For those who don't know, Ainsworth was one of the original prop makers for the iconic Stormtrooper costume from the Star Wars movie way back in 1977. And back in the day, Stormtrooper helmets didn't just pop off a factory line; they were hand-made.
In this semi-instructional video, Ainsworth shows how the original Stormtrooper helmet was made. The process includes the use of lots of carving tools, scissors, hole punchers, paper fasteners, hot glue guns and materials like plasticine, aluminum dust, resin, short glass fiber strands and more. My favorite part? The vacuum forming machine. Love watching that helmet bubble up to life.
In recent news, George Lucas and his Lucasfilm company sued Ainsworth to other side of the universe. Lucasfilm claimed that Ainsworth's use of original Stormtrooper molds to build replica costumes, which he then sold around the world was a copyright infringement.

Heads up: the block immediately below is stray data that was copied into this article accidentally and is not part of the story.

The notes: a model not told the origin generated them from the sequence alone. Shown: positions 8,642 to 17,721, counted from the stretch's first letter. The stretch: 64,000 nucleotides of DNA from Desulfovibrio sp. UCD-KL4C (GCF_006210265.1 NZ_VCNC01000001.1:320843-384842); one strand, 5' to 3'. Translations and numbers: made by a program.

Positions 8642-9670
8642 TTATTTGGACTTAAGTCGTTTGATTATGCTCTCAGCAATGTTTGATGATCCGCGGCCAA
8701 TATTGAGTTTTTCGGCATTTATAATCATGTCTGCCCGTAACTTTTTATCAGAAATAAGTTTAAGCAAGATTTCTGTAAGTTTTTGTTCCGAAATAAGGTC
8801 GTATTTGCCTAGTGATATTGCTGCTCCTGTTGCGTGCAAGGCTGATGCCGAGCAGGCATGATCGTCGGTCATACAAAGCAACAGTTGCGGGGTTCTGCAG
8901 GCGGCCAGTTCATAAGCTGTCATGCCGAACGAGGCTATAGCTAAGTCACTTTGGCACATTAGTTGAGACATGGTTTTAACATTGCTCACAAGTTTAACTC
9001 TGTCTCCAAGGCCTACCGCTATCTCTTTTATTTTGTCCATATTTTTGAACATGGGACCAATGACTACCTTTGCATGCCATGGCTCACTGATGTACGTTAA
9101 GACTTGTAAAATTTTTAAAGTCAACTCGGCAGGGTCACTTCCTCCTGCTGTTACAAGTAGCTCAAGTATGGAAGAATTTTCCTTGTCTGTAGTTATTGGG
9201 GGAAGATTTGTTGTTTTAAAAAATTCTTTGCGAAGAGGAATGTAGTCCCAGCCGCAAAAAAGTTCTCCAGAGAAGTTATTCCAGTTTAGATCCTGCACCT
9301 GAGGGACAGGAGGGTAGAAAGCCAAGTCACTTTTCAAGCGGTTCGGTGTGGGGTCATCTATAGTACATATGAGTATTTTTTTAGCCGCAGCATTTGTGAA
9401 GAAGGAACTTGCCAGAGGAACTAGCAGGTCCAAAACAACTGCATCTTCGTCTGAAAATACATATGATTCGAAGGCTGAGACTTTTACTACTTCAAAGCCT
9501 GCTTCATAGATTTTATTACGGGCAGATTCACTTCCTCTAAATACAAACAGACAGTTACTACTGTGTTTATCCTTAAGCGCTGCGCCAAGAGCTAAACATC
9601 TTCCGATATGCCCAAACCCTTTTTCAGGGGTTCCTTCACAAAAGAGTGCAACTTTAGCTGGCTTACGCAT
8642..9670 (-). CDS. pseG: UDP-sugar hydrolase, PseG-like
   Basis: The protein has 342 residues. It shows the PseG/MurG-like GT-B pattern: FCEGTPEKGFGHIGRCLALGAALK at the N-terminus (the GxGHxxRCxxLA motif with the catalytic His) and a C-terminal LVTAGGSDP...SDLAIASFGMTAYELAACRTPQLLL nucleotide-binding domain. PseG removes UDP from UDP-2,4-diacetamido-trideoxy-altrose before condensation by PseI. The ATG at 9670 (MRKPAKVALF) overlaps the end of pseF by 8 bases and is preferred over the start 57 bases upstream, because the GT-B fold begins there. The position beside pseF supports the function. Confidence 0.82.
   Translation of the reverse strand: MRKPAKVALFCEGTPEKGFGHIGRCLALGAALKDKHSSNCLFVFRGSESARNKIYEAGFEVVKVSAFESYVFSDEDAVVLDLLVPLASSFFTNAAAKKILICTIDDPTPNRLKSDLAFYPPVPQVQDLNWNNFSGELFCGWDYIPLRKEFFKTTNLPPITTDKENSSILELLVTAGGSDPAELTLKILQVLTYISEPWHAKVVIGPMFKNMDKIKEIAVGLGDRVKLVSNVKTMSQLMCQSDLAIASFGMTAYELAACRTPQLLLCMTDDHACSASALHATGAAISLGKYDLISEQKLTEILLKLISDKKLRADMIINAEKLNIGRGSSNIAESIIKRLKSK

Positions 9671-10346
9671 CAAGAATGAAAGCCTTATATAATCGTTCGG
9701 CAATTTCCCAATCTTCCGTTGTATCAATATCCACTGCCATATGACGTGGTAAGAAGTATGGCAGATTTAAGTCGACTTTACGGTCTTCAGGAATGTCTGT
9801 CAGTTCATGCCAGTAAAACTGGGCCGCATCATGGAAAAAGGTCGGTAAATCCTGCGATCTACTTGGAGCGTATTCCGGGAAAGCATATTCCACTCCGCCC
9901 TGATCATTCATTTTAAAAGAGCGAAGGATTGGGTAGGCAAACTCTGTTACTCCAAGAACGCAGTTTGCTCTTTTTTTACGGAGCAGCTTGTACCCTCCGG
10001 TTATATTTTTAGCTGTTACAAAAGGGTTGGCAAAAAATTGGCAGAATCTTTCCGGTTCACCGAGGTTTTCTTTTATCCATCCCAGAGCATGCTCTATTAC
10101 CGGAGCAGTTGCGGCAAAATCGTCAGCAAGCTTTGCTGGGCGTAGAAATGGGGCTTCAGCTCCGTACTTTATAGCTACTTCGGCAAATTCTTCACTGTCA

Guess what? Lucas and his Jar Jar Binks empire crushed Ainsworth, barring the prop maker from selling Stormtrooper helmet replicas in the U.S., but in the U.K. the man was a hero — he went up against the Empire and won. The British high court ruled that "helmet replicas are not protected by copyright law because they're not considered works of art -sacrilege."
Needless to say, Ainsworth is now allowed to continue selling his Stormtrooper helmet replicas anywhere but in the U.S.
Warning, the video is a long one (about 13 minutes), but if you don't fall asleep midway, you might end up a little more appreciative of the term "handmade."